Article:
Diabetes Forecast

The Healthy Living Magazine

The Biker: Matt Neal

BMX racer learns on the run about insulin, adrenaline, and glucose

By Tracey Neithercott , , ,
Matt Neal

Matt Neal
Photograph by Jed Strahm

At first after I was diagnosed, I wanted to prove to myself I could still race and I could compete at a high level with diabetes.
—Matt Neal, BMX biker

BMX racing is to bike riding as a NASCAR event is to a scenic drive. And that’s what Matt Neal loves so much about it. He started competing at age 10, turned pro at 20, then took some time off to get his degree in kinesiology. When he got the itch to start racing again, Neal had trouble staying healthy. Despite reducing and ultimately ending his workouts, he kept losing weight, and fast. By the time he was diagnosed with type 1 diabetes, Neal had been back on the BMX track for about six months.

Gearing up to compete again, Neal focused on understanding how the sport affected his diabetes. “I would check my blood sugar probably four times in a two-hour practice session to get a feel for what it would do. Would it go up? Go down?” says Neal, 33. “The thing I can’t simulate is the adrenaline.” That stress-response hormone can increase blood glucose.

“At first after I was diagnosed, I wanted to prove to myself I could still race and I could compete at a high level with diabetes,” he says. “After I won my second race, I had proved to myself I could do it.” From there, Neal focused on fine-tuning his diabetes care. For a while he used insulin pens, but because he’s very sensitive to insulin, he had trouble controlling his blood glucose with full-unit doses. Now that he uses a pump, he can deliver smaller doses and has an easier time keeping his glucose in range.

 Unlike most sports, BMX racing requires more insulin than normal. That’s because races are essentially sprints, which can raise blood glucose. And then there’s adrenaline, which can push glucose levels even higher. “If I’m over 200 [mg/dl], sometimes I’m more likely to cramp up or my legs are a little flat during the race,” he says. “I’ll run out of energy by the end.”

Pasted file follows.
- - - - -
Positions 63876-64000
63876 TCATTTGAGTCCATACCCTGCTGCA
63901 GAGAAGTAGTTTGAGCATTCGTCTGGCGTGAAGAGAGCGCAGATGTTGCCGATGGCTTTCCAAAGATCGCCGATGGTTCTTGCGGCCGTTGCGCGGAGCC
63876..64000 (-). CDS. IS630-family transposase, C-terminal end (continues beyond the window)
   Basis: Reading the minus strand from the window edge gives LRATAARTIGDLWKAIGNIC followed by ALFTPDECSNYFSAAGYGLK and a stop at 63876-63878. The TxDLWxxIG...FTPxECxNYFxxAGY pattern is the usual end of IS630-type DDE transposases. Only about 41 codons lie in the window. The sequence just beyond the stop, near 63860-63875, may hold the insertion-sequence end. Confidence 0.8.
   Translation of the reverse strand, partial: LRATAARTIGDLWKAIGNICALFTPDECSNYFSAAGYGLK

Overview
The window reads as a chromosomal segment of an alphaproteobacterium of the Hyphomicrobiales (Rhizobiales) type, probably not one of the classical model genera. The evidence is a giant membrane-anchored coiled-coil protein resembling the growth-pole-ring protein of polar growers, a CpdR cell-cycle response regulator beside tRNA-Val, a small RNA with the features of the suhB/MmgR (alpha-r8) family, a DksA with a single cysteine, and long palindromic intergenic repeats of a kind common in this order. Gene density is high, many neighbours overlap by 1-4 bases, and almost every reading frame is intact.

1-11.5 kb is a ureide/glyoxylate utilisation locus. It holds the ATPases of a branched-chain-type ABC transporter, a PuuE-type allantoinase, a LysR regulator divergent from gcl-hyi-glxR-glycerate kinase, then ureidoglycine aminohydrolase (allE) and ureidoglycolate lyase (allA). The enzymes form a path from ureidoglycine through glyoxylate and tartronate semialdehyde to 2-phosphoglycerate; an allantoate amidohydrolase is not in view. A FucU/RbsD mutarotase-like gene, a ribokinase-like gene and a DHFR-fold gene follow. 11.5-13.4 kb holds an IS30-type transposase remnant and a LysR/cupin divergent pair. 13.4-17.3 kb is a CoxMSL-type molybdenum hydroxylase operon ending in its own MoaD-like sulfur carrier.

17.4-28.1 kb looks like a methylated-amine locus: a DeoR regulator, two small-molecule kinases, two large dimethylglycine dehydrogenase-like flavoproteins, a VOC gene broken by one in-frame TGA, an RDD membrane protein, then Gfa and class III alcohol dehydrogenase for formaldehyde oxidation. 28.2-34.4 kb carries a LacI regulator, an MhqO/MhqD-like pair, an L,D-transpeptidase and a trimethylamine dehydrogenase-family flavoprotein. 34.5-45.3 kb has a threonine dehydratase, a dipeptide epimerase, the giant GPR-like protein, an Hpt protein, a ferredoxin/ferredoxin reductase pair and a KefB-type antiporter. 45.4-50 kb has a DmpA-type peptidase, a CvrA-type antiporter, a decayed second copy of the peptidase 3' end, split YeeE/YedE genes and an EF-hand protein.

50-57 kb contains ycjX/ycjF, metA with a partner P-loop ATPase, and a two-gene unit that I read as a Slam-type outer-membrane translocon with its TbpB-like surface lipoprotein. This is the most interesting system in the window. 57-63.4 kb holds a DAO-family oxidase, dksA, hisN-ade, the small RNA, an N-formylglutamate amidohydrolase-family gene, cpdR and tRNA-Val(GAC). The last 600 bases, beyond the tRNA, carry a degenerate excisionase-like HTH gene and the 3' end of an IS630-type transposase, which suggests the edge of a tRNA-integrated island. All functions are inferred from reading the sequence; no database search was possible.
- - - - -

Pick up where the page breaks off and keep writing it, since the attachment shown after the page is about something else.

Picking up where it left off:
Neal fights highs by delivering more insulin in small increments throughout the day than he would on days off. Those extra boluses add up to about four extra units total during the day. “The harder the race, the more I’ll raise it,” he says.

To be safe, he checks his blood glucose frequently—about 10 times during the six to eight hours he’s at the race, not to mention tests at home before and after the competition. Though high blood glucose is more of an issue, he still prepares to treat hypoglycemia. He packs a bag with plenty of supplies, including fast-acting glucose.

He’s also learned to keep his gear at hand. During one race, on a track that separated Neal from his gear, he felt the effects of low blood glucose. He grabbed a fistful of sugar packets from a nearby refreshment stand. “I ripped them open to get my blood sugar up enough,” he remembers. “I didn’t think I was going to be able to race.” Thankfully, the few minutes before the race were enough time for Neal’s blood glucose to rise, and he ended up winning the competition.

In the five years since his diagnosis, Neal has become somewhat of an expert on BMX racing and diabetes. That, coupled with his desire to show other people that diabetes is compatible with the extreme sport, is why he began Type 1 BMX, an all-ages team with members living in various locations—Neal calls Mesa, Ariz., home. The teammates all compete in their own age brackets, but keep in touch about riding, diabetes, and the intersection of the two.

“[BMX] has that family atmosphere,” Neal says. “Being with this team takes that up to a whole new level. Not only do we have BMX in common, but we have diabetes in common. It’s really a close-knit family.”

Safety Note

Talk to your doctor to make sure engaging in extreme sports is reasonably safe for you.


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